What's New with Regular Expressionsby Jeffrey E. F. Friedl, author of Mastering Regular Expressions, 2nd Edition
Not long after finishing the first edition of Mastering Regular Expressions in early 1997, I started to work for Yahoo, writing programs that processed and managed financial news and data. I worked the industry-standard 20-hour days, using regular expressions day in and day out to parse data feeds.
Yet despite this long term, intensive use of regular expressions, my job didn't leave time for keeping up on how regular expressions evolved in the larger world beyond the one I spent my time in. So, when I started to work on the second edition of Mastering Regular Expressions and started refocusing on the field, I was rather shocked to find out how much had really changed. Originally, I'd naively thought that the second edition would require only a short update (perhaps three months), mostly consisting of adding HTML-related examples. In the end, it became almost a complete rewrite, taking two years.
Yes, the new edition now has many more HTML-related examples, but there's so much more than that. This article touches on some of the high-level changes between the first and second edition of the book.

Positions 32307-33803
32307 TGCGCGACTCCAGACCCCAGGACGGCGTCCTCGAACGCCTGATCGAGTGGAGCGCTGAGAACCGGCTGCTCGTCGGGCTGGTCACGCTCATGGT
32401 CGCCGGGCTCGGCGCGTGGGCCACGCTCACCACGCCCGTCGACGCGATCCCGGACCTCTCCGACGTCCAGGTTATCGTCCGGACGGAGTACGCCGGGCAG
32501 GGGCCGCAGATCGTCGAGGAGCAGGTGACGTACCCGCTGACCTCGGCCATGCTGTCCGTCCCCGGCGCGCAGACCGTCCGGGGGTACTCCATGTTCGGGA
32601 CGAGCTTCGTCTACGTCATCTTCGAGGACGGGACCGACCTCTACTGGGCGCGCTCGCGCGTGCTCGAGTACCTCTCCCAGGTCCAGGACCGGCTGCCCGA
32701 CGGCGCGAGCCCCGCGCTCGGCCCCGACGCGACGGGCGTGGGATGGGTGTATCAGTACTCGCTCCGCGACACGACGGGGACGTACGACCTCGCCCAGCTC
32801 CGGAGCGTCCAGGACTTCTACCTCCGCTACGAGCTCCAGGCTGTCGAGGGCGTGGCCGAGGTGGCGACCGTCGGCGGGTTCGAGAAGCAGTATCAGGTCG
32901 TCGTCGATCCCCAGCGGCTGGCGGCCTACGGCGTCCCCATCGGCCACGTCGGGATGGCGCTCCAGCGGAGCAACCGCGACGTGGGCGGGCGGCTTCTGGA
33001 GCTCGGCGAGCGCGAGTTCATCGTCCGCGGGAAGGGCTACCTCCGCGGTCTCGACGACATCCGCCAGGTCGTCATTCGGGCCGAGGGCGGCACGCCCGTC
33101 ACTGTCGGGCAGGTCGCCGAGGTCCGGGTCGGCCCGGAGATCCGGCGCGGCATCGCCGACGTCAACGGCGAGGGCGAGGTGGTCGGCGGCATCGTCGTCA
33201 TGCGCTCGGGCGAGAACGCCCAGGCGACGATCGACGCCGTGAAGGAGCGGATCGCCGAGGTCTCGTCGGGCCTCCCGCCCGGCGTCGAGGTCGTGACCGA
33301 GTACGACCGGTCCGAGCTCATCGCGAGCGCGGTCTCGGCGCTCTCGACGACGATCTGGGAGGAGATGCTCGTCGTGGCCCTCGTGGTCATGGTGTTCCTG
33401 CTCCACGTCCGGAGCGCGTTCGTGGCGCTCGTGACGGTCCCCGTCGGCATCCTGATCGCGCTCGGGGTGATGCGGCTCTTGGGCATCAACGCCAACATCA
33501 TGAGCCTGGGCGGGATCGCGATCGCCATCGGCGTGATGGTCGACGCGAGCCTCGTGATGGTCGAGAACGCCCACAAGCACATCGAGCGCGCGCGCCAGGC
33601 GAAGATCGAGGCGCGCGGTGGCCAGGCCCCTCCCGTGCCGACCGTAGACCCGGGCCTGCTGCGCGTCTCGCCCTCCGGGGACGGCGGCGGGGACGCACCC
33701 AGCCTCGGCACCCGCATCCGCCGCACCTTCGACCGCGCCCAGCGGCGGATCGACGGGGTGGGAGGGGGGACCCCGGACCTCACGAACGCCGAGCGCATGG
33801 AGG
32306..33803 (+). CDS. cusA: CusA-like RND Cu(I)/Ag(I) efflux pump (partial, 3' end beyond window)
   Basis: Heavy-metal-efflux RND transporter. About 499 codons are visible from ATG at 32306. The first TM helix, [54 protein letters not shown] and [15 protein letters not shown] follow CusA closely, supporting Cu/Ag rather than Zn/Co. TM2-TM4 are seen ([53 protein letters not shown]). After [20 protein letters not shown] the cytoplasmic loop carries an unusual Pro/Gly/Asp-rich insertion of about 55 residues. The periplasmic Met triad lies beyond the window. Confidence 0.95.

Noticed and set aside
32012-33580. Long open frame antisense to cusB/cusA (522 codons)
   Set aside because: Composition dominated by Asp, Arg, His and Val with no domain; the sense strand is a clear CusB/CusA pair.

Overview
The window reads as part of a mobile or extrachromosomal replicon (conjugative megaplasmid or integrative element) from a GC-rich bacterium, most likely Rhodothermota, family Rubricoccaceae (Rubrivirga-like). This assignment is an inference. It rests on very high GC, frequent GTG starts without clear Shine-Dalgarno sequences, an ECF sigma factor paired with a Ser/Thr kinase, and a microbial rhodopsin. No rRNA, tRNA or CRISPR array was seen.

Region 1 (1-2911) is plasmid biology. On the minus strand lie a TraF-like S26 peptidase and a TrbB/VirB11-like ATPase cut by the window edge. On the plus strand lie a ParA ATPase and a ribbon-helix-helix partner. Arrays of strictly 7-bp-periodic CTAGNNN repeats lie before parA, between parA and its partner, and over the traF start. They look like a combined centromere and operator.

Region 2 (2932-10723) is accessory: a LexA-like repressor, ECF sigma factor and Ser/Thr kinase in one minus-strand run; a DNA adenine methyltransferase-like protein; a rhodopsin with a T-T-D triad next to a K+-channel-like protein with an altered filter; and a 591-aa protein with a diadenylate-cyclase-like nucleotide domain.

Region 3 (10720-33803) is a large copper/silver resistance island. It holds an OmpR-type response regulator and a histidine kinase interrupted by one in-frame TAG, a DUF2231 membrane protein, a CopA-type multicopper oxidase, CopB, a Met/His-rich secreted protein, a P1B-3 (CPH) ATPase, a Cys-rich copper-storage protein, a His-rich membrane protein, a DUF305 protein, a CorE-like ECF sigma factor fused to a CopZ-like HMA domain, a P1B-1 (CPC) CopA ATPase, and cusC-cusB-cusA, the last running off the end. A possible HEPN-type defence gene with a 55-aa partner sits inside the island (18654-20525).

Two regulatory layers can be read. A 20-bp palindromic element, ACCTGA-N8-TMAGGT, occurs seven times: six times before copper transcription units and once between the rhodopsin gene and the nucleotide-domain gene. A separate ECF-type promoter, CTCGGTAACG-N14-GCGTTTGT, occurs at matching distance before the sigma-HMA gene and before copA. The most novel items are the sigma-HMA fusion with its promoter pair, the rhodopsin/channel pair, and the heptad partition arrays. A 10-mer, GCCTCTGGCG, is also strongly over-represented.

Perhaps the largest and easiest-to-notice change is the new coverage of languages that have risen in prominence since the first edition.
Five years ago, there were no regular-expression packages for Java, but
today there are many. Sun now even includes
as of Java 1.4. Is it the best one? What others are popular? Which are good
for what I want to do? What are the tradeoffs?
Java wasn't even mentioned in the first edition, but it receives a thorough treatment throughout the second, with its own chapter devoted to Java-specific issues. In it, I look at no less than seven different packages (including the popular Apache Regexp and Jakarta ORO packages), and help guide you in choosing which is best for you.
The .NET Framework
Whether you love Microsoft or hate it, there's no denying the popularity of Visual Basic. With the regular-expression package in the .NET Framework, Microsoft provides a package that can be used by VB.NET, C#, Visual C++, and any other language that wants to link to it -- even Python and Perl! The consistency is appealing, but even more important is the package itself: it's powerful and fast, and can it can hold its head up high next to Perl or any other regex package out there.
Like any package, it has its good points and bad points, and its share of bugs. A full chapter on .NET-specific regex issues helps to clarify things, and helps to make up for the exceedingly poor documentation that Microsoft provides with the package.
Other languages touched on in the second edition that were not mentioned in the first
include Ruby, PHP, and even
procmail and MySQL.
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